Just in time for the flu season, it looks like the Earth is going to catch a bit of the sun's sneeze, following a solar eruption yesterday (Nov. 4).
Earth's stellar neighbor blasted off a loogie of charged particles — called a coronal mass ejection — when sunspot AR2443 had a medium-class eruption, which NASA's fleet of solar satellites captured. The sunspot is nearly 10 times the diameter of Earth from end to end, at roughly 124,000 miles (200,000 km) wide, according to SpaceWeather.com.
While the sneeze is in the right direction to hit Earth on Saturday (Nov. 7), it looks like the planet's atmosphere will catch just a mild case of auroras when the particles hit. Spaceweather.com predicted a "glancing blow" that could generate a low-grade storm in the upper atmosphere.
The storm is forecasted to be a G1 (on a scale spanning G1 to G5), which can produce auroras in high latitudes, and can have some minor effects on power grids and satellite operations.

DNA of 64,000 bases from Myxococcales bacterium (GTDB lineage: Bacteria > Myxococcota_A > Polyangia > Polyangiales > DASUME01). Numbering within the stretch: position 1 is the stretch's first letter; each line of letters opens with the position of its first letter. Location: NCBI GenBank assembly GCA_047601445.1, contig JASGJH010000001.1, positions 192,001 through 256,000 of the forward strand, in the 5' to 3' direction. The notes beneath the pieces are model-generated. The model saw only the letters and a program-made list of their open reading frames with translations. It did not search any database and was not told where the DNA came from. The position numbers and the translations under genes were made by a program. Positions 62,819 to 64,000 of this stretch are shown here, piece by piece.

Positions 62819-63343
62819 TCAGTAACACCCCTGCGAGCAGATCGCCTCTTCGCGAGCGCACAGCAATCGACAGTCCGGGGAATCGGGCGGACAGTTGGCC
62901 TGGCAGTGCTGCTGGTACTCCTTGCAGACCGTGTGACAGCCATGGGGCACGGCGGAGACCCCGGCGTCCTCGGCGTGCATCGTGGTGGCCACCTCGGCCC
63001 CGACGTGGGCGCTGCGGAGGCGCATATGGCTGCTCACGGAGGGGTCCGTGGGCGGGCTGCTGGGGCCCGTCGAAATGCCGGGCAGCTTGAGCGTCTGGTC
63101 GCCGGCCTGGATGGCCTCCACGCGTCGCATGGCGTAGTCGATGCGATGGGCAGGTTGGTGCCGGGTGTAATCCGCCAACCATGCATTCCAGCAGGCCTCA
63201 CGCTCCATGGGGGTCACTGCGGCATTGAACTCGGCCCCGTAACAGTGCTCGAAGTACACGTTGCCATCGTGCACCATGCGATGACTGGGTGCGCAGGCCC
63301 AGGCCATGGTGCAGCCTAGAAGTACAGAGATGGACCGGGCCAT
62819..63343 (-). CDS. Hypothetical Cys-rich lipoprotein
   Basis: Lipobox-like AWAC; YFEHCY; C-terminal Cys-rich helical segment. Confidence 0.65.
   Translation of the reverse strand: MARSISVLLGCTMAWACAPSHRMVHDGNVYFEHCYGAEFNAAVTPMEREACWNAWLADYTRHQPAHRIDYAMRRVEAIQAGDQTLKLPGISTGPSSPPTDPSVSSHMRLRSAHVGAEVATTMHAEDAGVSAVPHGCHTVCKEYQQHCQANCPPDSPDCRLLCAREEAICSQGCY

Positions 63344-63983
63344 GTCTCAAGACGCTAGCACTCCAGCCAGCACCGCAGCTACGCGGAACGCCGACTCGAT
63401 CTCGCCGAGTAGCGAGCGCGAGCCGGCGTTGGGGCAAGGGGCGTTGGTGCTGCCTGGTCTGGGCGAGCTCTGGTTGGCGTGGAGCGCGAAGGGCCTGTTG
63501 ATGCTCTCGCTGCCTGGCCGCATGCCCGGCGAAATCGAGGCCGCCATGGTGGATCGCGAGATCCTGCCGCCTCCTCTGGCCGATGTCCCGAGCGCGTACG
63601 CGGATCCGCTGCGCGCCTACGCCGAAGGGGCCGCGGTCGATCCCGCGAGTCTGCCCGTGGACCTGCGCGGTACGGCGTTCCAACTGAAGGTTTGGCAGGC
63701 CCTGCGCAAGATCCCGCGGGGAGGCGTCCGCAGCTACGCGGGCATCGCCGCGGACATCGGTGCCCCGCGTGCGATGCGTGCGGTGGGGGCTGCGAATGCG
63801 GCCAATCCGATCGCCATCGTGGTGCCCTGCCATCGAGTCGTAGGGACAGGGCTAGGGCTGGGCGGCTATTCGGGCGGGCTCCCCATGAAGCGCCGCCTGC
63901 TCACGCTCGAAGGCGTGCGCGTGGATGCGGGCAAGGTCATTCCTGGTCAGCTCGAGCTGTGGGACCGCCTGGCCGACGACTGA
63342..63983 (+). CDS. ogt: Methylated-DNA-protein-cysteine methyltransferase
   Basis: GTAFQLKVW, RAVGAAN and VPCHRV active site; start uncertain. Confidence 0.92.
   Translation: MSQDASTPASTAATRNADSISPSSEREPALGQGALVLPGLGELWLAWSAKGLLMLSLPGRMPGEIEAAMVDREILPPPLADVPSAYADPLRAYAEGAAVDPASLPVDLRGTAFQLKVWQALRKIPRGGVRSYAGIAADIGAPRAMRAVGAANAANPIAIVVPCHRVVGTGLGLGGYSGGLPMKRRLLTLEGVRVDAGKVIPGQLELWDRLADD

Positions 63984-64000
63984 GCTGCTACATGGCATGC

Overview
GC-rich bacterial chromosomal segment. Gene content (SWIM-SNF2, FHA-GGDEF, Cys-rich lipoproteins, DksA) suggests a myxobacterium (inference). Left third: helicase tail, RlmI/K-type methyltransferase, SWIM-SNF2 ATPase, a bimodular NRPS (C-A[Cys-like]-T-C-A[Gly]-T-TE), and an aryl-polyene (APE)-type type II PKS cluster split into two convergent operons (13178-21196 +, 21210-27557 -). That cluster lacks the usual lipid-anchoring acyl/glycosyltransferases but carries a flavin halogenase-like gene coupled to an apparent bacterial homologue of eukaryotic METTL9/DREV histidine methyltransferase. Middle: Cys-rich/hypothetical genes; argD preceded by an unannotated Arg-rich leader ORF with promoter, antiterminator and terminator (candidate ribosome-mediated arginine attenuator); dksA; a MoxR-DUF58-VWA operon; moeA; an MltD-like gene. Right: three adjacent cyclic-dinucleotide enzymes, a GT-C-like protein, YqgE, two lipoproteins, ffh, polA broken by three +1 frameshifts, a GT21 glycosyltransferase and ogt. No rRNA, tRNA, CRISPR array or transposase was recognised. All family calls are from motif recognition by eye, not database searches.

Auroras are produced when charged particles from the sun interact with the Earth's magnetic field. Charging in the upper atmosphere "excites" molecules that are high up, producing a ghostly glow.
There could be more action yet from AR2443. The sunspot is currently near the sun's equator, and has the potential to produce a medium or M-class solar flare, SpaceWeather.com added. There are four classes of solar flares, with M being the second most energetic, superseded only by X-class flares, which have the potential to cause power-line disruptions and damage electronics on satellites. Smaller eruptions, however, mainly produce a fun light show for skywatchers to observe, particularly near the poles.
The sun is just coming off the peak of an 11-year cycle of sunspot and magnetic activity. While the processes that produce solar bursts are still not fully understood, scientists have seen flares occur when magnetic field lines become twisted on the sun's surface.